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I have created two OpenGL windows that are rendering video via PBO(s). The thing that I can't figure out is why does the second window or the window to get rendered second always take so much longer than the first window? I realize that this could be vendor specific, as I have only observed on nVidia Quadro products.

Some pseudo code:

pixels[]

for (num_windows)
{
  gettimeofday(t0)
  window.display(pixels)
  gettimeofday(t1)
  delta = t1 - t0
}

The delta for the first window is usually less than 5 ms, and most of the time the delta for the second window is greater than 10 ms. Why is this?

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1 Answer 1

up vote 2 down vote accepted

This is not an appropriate method for timing how long something takes to render, since the CPU and GPU are asynchronous and blocking may occur during buffer swaps and/or the command queue becomes full. If you're on a newer OpenGL implementation, you should use Timer Queries.

Without seeing your implementation of display (...) and how each of these windows differs, I can only surmise that something like VSYNC is to blame (especially when the two times you mention add up very nearly to 60 Hz). Swapping buffers with VSYNC enabled will block the calling thread until the appropriate time. You can potentially have a shorter wait the first time you do this than the second because the second will start immediately at the beginning of a VSYNC interval.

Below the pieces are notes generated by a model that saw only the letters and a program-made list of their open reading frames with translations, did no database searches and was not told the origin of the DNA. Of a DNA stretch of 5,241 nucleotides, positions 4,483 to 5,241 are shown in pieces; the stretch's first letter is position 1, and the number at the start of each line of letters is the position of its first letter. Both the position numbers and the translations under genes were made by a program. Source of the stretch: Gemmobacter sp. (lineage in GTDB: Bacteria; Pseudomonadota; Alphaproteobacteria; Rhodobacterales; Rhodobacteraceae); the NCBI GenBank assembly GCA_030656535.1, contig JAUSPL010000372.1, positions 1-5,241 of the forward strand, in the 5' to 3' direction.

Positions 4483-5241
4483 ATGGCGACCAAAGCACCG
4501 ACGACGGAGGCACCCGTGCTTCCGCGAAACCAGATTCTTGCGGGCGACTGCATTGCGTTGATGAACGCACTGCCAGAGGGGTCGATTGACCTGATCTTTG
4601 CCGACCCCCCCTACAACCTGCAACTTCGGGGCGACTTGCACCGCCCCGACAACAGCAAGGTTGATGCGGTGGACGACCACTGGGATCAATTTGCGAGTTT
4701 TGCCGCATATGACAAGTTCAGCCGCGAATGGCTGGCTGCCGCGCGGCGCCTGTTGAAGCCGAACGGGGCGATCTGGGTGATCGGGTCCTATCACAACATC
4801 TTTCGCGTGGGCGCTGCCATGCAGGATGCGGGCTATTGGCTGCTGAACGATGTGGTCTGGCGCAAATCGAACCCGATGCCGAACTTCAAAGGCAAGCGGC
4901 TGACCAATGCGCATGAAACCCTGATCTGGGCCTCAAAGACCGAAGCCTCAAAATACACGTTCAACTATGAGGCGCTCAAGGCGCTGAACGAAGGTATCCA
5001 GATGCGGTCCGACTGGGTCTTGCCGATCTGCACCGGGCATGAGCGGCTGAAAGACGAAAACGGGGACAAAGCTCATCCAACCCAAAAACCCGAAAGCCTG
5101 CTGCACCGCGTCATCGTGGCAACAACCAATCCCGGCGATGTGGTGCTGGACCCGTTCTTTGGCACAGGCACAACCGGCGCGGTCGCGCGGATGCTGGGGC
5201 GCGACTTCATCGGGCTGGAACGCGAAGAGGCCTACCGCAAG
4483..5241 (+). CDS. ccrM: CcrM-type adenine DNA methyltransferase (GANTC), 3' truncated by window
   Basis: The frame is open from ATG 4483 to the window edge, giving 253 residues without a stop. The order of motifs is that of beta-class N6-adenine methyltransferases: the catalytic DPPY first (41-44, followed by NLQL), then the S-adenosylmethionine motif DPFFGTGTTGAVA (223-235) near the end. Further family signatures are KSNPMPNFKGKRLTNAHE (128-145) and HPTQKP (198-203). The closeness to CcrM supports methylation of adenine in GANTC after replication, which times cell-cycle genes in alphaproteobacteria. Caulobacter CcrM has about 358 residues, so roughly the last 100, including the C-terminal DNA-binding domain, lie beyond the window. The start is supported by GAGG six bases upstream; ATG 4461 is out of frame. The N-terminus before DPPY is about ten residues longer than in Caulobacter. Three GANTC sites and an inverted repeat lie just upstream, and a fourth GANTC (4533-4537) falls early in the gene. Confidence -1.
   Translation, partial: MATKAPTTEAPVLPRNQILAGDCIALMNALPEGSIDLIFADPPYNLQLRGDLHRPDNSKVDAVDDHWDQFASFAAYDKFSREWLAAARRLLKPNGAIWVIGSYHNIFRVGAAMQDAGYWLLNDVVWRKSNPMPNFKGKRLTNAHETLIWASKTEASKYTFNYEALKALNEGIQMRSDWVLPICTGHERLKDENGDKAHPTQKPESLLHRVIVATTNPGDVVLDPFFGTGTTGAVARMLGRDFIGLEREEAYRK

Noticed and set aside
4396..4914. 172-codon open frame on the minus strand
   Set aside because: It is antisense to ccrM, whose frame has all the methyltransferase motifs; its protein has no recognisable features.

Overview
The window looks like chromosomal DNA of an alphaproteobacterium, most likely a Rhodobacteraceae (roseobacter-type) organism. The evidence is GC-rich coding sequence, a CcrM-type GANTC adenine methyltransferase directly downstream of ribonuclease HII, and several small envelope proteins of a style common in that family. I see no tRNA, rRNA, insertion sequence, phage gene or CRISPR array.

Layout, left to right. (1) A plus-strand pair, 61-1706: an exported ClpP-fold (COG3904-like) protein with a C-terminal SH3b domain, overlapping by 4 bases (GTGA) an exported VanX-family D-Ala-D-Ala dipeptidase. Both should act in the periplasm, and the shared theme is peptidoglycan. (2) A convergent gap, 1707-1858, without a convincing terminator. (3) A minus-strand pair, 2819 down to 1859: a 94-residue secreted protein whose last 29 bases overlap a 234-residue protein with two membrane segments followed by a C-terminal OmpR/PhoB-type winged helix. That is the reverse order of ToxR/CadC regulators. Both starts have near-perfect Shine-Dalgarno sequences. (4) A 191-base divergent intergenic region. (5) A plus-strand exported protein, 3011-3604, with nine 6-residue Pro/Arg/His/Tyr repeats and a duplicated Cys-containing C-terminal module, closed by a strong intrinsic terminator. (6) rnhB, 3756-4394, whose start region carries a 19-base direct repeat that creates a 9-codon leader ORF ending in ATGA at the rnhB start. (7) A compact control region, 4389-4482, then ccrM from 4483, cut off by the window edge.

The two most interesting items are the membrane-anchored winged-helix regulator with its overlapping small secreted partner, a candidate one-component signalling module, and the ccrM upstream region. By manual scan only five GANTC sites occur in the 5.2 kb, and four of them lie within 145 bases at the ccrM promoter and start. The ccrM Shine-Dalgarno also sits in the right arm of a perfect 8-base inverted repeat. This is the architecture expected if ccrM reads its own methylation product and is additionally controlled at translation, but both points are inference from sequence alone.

You may wish to do something useful with the CPU in-between drawing to one window and the other so that the time spent blocking is not completely wasted. Or, you might consider using multi-threaded rendering, with one thread driving each window's buffer swap. This is one case where multi-threaded rendering really does make sense.

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VSYNC is what I was thinking. I just tried without VSYNC and the inappropriate (I agree) timing is more consistent between both windows, though as expected with some really bad tearing. I've implemented using JOGL, so it looks like I need to figure out how to use NEWT. –  user2751789 Sep 5 '13 at 18:38
    
@user2751789: I have not tested this, but you might be able to get away with VSYNC on the first window and no VSYNC on the other(s). It really depends on how complicated your display (...) method is and how many windows you use, but since swap buffers stops blocking at the very beginning of a new VSYNC interval, chances are you can finish drawing into the second window long before the display redraws the screen (you might get tearing once in a blue moon on the second window). This also will only work if both windows are on the same display (or at least a display with the same refresh rate). –  Andon M. Coleman Sep 5 '13 at 18:44
    
@user2751789: Another downside to doing this is that you will have a 1 frame latency between windows. It is far from perfect, but it might solve your problem without resorting to threading. Though to be honest you already have that latency in your current implementation, and you're limited to RefreshRate/NumWindows many FPS. –  Andon M. Coleman Sep 5 '13 at 18:45

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